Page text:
A  not-for-profit organization founded in 1993 for the publication
of materials on the history and theory of alcoholism treatment and the
moral and spiritual dimensions of recovery

Bridge over the St. Joseph river in South Bend, Indiana, near the Hindsfoot Foundation office

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Table of
contents
TABLE OF CONTENTS: alphabetical list by author and title of articles and essays



A.A.
historical
materials
Part 1
HISTORICAL MATERIALS 1: Alcoholics Anonymous and history of alcoholism treatment at the Hindsfoot Foundation



A.A.
historical
materials
Part 2
HISTORICAL MATERIALS 2: Alcoholics Anonymous and history of alcoholism treatment at the Hindsfoot Foundation



A.A.
historical
materials
Part 3
HISTORICAL MATERIALS 3: Alcoholics Anonymous and history of alcoholism treatment at the Hindsfoot Foundation



Essays
ESSAYS: spirituality, psychology, philosophy, religion



Spirituality
SPIRITUALITY: A.A. spirituality, philosophy, and religion at hindsfoot.org



Books on
philosophy
& theology
PHILOSOPHY: books on philosophy and theology published by the Hindsfoot Foundation



Future
publications
in progress
FUTURE PUBLICATIONS IN PROGRESS: A.A. history and spirituality, recovery from alcoholism and addiction



To order
books
TO ORDER BOOKS: Hindsfoot Foundation and iUniverse



To contact
Hindsfoot
TO CONTACT HINDSFOOT: books on Alcoholics Anonymous history, spirituality, alcoholism and addiction treatment



Links
LINKS: other sources on A.A. history, spirituality, and alcoholism treatment





 

Essays

and other writings




The Man on the Bed



Mel B.

Is There Life After Sobriety?

Articles by Mel B. (Toledo, Ohio), sober 1950, written over the years on a variety of different subjects: from the foundations of the spiritual teaching of the twelve step program, to the problem of how to handle the sullen and resentful people who are court ordered to attend A.A. meetings. Author of six books on A.A. history and spirituality, he also was one of the contributing authors to Pass It On: Bill Wilson and the A.A. Message (A.A. World Services), the official A.A. biography of Bill W.

Emmet Fox, Tapping into the Infinite Power  Mel talks about Emmet Fox and "Making Your Life Worthwhile." This is something, Mel says, which "I worked up as a handout for people who have trouble thinking about a Higher Power."

Mel B. (Toledo, Ohio), Is There Life After Sobriety?.  Mel starts with memories of one Sunday morning in the spring of 1948, when he had been thrown in jail in a small Idaho Town for being drunk and disorderly, and was subjected against his will to the preaching and bible verses of a quartet of visiting gospel singers. He was filled with fierce anger and resentment -- at the filthy jail cell, at what seemed to him the smug self-righteousness of the visitors, and at the violation of his rights. But in 1965, a nonalcoholic friend gave him a totally different perception of what had been happening, and he now applies that new perception to the enraged present day claim, by many, that court ordering people to attend A.A. meetings is a fundamental violation of their rights.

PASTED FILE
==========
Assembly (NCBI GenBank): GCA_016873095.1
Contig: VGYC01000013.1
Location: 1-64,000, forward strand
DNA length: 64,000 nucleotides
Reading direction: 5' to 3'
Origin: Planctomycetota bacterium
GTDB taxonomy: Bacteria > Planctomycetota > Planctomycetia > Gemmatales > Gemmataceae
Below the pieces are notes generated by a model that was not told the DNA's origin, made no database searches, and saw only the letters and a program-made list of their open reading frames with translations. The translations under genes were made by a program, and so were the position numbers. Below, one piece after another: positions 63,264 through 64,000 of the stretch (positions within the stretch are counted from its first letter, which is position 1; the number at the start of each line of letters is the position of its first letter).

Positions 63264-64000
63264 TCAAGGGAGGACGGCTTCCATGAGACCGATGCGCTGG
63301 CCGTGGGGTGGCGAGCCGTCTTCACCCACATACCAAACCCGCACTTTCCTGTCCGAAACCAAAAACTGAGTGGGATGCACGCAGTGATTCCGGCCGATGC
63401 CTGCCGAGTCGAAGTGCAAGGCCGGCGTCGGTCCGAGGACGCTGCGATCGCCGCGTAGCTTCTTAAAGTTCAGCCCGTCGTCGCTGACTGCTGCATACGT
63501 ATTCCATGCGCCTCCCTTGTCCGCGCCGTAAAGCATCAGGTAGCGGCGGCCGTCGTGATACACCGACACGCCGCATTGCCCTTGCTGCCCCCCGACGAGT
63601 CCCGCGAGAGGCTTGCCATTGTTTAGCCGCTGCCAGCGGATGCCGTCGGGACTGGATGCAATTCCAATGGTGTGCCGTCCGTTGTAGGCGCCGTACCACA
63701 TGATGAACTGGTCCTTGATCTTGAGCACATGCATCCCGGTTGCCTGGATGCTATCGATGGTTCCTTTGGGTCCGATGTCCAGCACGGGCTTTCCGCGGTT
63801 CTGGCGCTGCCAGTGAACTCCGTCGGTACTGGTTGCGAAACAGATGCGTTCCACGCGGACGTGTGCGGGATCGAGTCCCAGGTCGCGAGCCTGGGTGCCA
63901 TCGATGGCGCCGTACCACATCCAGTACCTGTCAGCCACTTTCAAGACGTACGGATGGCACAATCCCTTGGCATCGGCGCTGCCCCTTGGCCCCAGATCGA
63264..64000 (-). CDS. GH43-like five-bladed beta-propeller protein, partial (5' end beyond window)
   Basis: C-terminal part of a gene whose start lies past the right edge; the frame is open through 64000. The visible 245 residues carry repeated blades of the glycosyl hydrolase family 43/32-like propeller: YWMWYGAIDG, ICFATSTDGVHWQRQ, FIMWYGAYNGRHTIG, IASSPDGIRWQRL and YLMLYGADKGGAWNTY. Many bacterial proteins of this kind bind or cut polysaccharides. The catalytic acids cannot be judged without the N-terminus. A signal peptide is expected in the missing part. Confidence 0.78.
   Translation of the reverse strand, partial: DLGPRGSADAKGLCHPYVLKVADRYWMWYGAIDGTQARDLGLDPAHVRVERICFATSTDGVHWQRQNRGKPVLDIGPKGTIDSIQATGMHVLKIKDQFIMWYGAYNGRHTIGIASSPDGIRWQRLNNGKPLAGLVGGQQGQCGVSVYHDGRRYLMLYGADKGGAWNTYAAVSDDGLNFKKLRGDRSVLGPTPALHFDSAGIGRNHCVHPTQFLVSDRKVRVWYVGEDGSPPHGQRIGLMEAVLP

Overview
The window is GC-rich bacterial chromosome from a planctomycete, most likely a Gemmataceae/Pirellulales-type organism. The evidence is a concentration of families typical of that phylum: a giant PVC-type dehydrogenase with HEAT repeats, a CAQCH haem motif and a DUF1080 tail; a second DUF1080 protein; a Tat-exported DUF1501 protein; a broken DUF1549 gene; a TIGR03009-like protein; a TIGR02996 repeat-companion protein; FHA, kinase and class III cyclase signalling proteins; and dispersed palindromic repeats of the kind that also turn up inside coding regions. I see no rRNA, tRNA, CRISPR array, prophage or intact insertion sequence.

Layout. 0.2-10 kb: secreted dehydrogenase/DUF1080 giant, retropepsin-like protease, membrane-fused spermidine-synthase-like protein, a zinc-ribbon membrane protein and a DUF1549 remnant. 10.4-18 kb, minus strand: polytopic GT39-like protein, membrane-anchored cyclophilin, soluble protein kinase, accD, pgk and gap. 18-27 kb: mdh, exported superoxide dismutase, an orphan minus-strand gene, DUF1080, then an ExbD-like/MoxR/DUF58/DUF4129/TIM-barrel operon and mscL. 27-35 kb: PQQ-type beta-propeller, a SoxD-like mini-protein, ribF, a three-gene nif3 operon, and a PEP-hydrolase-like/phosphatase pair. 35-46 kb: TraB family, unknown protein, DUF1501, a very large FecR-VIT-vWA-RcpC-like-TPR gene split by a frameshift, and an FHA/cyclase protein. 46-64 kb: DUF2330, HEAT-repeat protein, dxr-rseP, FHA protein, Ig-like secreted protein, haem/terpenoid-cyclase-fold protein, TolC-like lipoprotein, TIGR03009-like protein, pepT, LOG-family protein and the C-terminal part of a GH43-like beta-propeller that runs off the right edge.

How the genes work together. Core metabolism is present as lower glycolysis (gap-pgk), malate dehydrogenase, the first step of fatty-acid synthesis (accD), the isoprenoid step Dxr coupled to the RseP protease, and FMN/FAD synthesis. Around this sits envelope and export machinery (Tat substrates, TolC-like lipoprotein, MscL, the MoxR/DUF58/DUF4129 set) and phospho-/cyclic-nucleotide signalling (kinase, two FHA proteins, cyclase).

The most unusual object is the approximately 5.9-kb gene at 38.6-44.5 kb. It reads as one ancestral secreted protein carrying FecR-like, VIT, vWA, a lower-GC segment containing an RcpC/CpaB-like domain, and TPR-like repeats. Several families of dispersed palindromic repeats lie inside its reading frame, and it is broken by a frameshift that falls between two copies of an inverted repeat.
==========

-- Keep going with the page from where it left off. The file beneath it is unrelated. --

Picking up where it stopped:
Mel B. (Toledo, Ohio), Jesus and AA:  How Ancient Spiritual Teachings Are Linked to the Inspirational Program of Alcoholics Anonymous.  This well-known writer on AA spirituality offers us a short but insightful piece on the scriptural foundations of some of AA's basic principles.

Mel B. (Toledo, Ohio), Elder Statesman:  Bill W. in Akron, June 15, 1958.  It was June 15, 1958, Founders' Day for A.A. in Akron, Ohio. Bill was at the gravesite of Dr. Bob and Anne Smith, where in a few moments he would deliver a brief memorial message. Mel talks about the emotional impact of that day -- how Bill simply stood before the headstone, talking to Dr. Bob and Anne as though they were present right before him (as indeed they were there that day, up the realm of the Eternal Goodness) -- and Mel speaks about the way Bill W. was now moving gracefully into the role of A.A. elder statesman.

Mel B. (Toledo, Ohio), Love's Ingredients.  What is love? Dr. Bob told his people to look at Henry Drummond's talk on 1 Corinthians 13, where he explains that Love has nine basic ingredients: Patience, Kindness, Generosity, Humility, Courtesy, Unselfishness, Good Temper, Guilelessness, and Sincerity.

Ebby  A short version of Ebby's life, based on Mel's book which came out in 1998, Ebby The Man Who sponsored Bill W., the standard biography of Ebby Thacher. Bill’s Story in the AA Big Book tells of a sober friend who called on him in late 1934 to bring the Oxford Group message that saved his life and led to the formation of AA. But the friend, Ebby Thacher, eventually drank again and had a troubled life of frequent slips before finding a measure of peace in his last years. Bill never forgot what Ebby had done for him, however, and was his friend and supporter to the end, taking special steps to assure that Ebby had proper care in his final years.


William E. Swegan

The Psychological Aspects of Alcoholism

William E. Swegan as a young Air Force sergeant

William E. Swegan as a young Air Force sergeant,
a Pearl Harbor survivor, who began his career in alcoholism
treatment at Mitchel Air Force Base on Long Island in 1948

In the early 1950's, William E. Swegan, together with psychiatrist Louis Jolyon "Jolly" West, developed a highly successful method of alcoholism treatment called The Lackland Model, which achieved a fully documented 50% success rate even working in the extremely negative atmosphere of a military base, where heavy drinking was a way of life, and most military personel were deeply hostile to anything spiritual.

Louis Jolyon West as a young combat infantryman in World War II

Louis Jolyon "Jolly" West was a young World War II combat infantryman
who became a psychiatrist after the war and teamed up with Bill Swegan in the
early 1950's to develop the Lackland Model of alcoholism treatment.